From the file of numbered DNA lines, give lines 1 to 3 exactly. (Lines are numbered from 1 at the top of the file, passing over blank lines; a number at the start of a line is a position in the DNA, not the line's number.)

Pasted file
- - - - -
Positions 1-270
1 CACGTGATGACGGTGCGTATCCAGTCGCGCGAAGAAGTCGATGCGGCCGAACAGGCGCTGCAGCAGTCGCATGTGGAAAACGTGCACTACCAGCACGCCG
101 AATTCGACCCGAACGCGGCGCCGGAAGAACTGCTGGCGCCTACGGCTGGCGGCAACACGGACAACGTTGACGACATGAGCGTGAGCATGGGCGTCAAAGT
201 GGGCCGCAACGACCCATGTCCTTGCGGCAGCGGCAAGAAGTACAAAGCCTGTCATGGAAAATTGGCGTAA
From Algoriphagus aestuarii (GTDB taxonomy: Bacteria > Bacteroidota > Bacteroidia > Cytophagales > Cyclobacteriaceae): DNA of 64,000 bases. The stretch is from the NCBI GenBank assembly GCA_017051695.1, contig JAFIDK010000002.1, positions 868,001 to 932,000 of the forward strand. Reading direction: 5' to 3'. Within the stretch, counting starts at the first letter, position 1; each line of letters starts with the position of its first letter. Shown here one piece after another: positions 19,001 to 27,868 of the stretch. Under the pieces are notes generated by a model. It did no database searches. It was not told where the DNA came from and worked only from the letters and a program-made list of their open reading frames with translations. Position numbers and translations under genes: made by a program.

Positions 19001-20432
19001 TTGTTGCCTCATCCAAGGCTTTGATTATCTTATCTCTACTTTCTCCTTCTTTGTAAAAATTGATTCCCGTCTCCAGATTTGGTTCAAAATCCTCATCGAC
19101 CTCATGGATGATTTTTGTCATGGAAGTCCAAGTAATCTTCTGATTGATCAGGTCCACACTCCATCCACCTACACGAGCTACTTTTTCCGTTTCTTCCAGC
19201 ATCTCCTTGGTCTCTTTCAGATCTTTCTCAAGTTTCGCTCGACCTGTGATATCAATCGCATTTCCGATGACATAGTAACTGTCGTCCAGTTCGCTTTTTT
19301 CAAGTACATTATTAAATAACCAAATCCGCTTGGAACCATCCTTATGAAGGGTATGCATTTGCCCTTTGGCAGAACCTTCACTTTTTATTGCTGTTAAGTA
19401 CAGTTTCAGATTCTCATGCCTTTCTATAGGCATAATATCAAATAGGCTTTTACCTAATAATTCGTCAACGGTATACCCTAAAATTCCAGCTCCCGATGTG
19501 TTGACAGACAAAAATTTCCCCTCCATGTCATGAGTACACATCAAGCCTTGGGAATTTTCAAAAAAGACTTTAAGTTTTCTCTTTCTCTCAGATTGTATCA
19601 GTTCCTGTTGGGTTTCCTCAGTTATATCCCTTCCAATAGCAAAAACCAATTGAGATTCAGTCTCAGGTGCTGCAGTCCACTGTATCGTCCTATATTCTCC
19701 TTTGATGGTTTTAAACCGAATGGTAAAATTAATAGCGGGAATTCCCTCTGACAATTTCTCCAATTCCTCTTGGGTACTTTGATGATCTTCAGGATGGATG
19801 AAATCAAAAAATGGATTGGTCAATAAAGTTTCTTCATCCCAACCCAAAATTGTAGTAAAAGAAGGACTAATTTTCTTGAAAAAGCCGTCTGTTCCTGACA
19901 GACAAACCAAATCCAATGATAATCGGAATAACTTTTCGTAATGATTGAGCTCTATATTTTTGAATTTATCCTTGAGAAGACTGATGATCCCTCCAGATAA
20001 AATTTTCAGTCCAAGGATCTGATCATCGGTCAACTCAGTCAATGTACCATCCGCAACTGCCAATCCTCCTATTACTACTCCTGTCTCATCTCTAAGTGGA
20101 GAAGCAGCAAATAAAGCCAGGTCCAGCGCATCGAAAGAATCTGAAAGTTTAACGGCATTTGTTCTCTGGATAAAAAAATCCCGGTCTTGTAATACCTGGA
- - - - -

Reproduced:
Positions 1-270
1 CACGTGATGACGGTGCGTATCCAGTCGCGCGAAGAAGTCGATGCGGCCGAACAGGCGCTGCAGCAGTCGCATGTGGAAAACGTGCACTACCAGCACGCCG
101 AATTCGACCCGAACGCGGCGCCGGAAGAACTGCTGGCGCCTACGGCTGGCGGCAACACGGACAACGTTGACGACATGAGCGTGAGCATGGGCGTCAAAGT